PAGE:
Forum for Science, Industry and Business

Sponsored by:     3M 
Search our Site:

 

Handy corrosion sensors protect cultural and historical objects

29.05.2012
A safe companion: the AirCorr logger detects the corrosion risk of ambient air in real-time

Paris - Japan, a historical tapestry on its journey from the Louvre to an exhibition in Osaka: the AirCorr corrosion logger monitors the air quality surrounding the tapestry. The air humidity fluctuates minimally; the temperature is also fine. However, upon opening the transport box and exhibiting the tapestry in Osaka, the corrosivity increases tremendously.

The AirCorr corrosion logger registers the changes in real time. The data can be read via a wireless interface and transport procedures or the exhibition surroundings can be adjusted. Conventional sensor devices often measure only air humidity and temperature, and, therefore, would not have detected the increased air corrosivity, risking irrevocable damage to the cultural object.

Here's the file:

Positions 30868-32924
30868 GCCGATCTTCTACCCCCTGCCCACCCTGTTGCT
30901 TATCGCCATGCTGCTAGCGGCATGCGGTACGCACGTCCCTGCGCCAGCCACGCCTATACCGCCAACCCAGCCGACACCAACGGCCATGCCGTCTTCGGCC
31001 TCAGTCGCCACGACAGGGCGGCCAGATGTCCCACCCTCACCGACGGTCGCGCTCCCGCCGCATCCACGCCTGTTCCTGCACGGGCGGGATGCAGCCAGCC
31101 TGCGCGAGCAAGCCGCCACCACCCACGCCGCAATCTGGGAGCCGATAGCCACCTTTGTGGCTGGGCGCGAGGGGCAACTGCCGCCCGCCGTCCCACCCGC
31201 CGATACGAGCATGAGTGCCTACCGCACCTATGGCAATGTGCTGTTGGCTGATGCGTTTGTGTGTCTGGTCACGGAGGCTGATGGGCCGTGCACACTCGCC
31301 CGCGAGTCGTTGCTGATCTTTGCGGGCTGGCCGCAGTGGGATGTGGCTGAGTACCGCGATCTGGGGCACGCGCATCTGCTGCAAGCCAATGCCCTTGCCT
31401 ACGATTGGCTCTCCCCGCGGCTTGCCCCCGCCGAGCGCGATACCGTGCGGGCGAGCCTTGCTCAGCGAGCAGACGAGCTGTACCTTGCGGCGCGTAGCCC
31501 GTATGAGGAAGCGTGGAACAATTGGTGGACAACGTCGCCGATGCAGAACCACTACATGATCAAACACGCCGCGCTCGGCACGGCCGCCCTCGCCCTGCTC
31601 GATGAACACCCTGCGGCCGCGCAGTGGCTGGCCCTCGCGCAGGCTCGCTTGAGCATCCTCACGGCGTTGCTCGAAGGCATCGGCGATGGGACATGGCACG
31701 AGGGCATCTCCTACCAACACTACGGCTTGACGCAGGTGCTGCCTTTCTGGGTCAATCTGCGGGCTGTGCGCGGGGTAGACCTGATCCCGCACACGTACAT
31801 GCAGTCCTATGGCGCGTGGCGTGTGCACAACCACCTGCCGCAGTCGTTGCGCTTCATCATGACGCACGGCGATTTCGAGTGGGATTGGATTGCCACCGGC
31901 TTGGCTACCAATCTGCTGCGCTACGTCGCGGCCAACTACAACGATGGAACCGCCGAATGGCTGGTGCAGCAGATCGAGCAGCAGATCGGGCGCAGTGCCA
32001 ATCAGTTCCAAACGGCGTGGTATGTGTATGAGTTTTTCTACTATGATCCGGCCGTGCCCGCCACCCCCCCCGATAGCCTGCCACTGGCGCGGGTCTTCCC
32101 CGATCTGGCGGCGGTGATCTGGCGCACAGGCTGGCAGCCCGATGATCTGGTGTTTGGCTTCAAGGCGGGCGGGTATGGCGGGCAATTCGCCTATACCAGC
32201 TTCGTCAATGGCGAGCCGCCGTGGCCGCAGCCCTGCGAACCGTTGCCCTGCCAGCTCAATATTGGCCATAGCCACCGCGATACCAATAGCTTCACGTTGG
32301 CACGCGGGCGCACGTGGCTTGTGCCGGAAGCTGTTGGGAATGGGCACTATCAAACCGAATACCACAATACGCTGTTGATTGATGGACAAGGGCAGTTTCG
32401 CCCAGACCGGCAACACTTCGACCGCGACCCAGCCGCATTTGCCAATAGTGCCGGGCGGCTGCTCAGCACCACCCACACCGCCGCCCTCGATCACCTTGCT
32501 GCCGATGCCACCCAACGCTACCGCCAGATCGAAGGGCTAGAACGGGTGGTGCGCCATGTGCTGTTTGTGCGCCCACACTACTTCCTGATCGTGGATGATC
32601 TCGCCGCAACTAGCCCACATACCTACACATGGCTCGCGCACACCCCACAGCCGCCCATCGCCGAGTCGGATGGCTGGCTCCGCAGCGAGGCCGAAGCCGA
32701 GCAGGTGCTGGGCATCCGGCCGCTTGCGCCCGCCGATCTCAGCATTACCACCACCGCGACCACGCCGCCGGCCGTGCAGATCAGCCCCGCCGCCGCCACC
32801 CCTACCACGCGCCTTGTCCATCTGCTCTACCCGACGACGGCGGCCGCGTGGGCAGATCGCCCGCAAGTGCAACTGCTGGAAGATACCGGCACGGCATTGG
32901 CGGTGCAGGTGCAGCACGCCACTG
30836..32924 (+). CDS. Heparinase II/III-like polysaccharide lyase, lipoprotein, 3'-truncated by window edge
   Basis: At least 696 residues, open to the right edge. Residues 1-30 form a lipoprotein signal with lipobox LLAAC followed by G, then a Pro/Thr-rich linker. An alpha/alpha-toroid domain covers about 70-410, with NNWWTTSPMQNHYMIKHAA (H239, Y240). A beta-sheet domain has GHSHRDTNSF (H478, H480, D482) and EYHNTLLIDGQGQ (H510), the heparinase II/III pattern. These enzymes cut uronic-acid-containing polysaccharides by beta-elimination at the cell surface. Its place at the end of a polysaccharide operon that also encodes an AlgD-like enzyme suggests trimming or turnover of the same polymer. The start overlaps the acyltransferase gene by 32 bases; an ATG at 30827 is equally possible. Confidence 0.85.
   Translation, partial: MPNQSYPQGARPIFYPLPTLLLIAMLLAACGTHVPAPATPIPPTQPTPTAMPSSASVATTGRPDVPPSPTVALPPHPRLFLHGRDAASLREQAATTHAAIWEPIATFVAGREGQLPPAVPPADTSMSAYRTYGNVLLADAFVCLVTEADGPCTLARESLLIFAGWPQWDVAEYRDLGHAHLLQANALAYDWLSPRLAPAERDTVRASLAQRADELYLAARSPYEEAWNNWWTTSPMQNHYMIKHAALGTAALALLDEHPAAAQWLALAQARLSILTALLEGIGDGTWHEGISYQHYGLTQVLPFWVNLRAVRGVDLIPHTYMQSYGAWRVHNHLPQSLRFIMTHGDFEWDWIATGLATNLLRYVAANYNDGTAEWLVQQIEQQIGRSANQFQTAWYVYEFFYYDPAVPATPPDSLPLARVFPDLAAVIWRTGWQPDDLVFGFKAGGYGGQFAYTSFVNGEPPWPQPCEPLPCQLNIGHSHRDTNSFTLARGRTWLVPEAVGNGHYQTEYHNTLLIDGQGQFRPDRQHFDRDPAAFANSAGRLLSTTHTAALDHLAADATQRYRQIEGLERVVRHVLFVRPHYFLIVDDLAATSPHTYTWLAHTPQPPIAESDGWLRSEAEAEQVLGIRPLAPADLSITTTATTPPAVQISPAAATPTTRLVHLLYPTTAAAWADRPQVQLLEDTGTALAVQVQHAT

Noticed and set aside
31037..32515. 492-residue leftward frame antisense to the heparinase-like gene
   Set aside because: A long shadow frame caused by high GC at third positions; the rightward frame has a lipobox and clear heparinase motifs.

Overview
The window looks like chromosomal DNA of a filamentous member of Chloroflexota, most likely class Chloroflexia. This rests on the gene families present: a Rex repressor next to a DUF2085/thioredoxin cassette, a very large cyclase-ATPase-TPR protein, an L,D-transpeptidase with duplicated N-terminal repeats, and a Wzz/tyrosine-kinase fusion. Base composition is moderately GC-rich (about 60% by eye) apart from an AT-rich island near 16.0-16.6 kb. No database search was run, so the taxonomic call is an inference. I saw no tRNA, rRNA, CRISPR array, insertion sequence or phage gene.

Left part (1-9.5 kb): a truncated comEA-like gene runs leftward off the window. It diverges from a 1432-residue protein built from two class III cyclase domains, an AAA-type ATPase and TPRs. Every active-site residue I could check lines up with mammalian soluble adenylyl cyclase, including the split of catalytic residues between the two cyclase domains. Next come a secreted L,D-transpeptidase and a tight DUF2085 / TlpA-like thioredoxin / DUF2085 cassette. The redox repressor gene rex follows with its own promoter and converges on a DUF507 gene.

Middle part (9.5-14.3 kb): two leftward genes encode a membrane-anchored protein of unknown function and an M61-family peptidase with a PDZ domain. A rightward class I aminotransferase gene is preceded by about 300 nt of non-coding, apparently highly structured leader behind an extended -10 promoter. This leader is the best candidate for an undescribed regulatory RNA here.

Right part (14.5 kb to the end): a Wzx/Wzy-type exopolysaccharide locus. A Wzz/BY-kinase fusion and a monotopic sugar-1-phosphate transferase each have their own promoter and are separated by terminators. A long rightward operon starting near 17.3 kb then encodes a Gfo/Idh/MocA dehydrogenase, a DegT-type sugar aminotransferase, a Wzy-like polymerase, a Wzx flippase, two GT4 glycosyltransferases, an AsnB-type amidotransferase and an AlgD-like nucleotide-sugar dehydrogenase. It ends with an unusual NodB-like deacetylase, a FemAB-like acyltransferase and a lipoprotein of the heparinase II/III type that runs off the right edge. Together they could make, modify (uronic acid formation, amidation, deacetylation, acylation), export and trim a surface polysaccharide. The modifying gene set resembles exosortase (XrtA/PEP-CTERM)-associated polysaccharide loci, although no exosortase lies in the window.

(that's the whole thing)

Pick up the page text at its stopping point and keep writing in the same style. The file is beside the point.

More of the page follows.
A team of European researchers, museum experts and industry representatives developed the transportable and user-friendly real-time measuring device AirCorr in order to control the impact of corrosive atmospheres, especially on objects of importance to cultural heritage. The plug-in sensor units can be exchanged easily and, hence, can be used to monitor and protect various metallic objects. Important conclusions about the corrosiveness of the ambient air can also be drawn for non-metallic objects.

The loggers can be mounted almost everywhere since they are battery-driven and consume little power. Currently, the devices are being tested in several European museums and exhibitions. Furthermore, the user-friendliness of the logger software is being improved by including existing standards and recommendations, which allow the user to draw straightforward conclusions from the measured data.

The concept of the measuring device is simple and yet highly effective: the sensor is comprised of a thin metal layer (copper, silver, lead, iron, zinc, tin, bronze, or brass), which is deposited on an insulating substrate (made of ceramic or polymer). Corrosion of the metal layer causes an increase in its electrical resistance, which is recorded and can be used to calculate the degree of corrosion. A part of the sensor is protected against corrosion by an organic coating and serves as a reference to compensate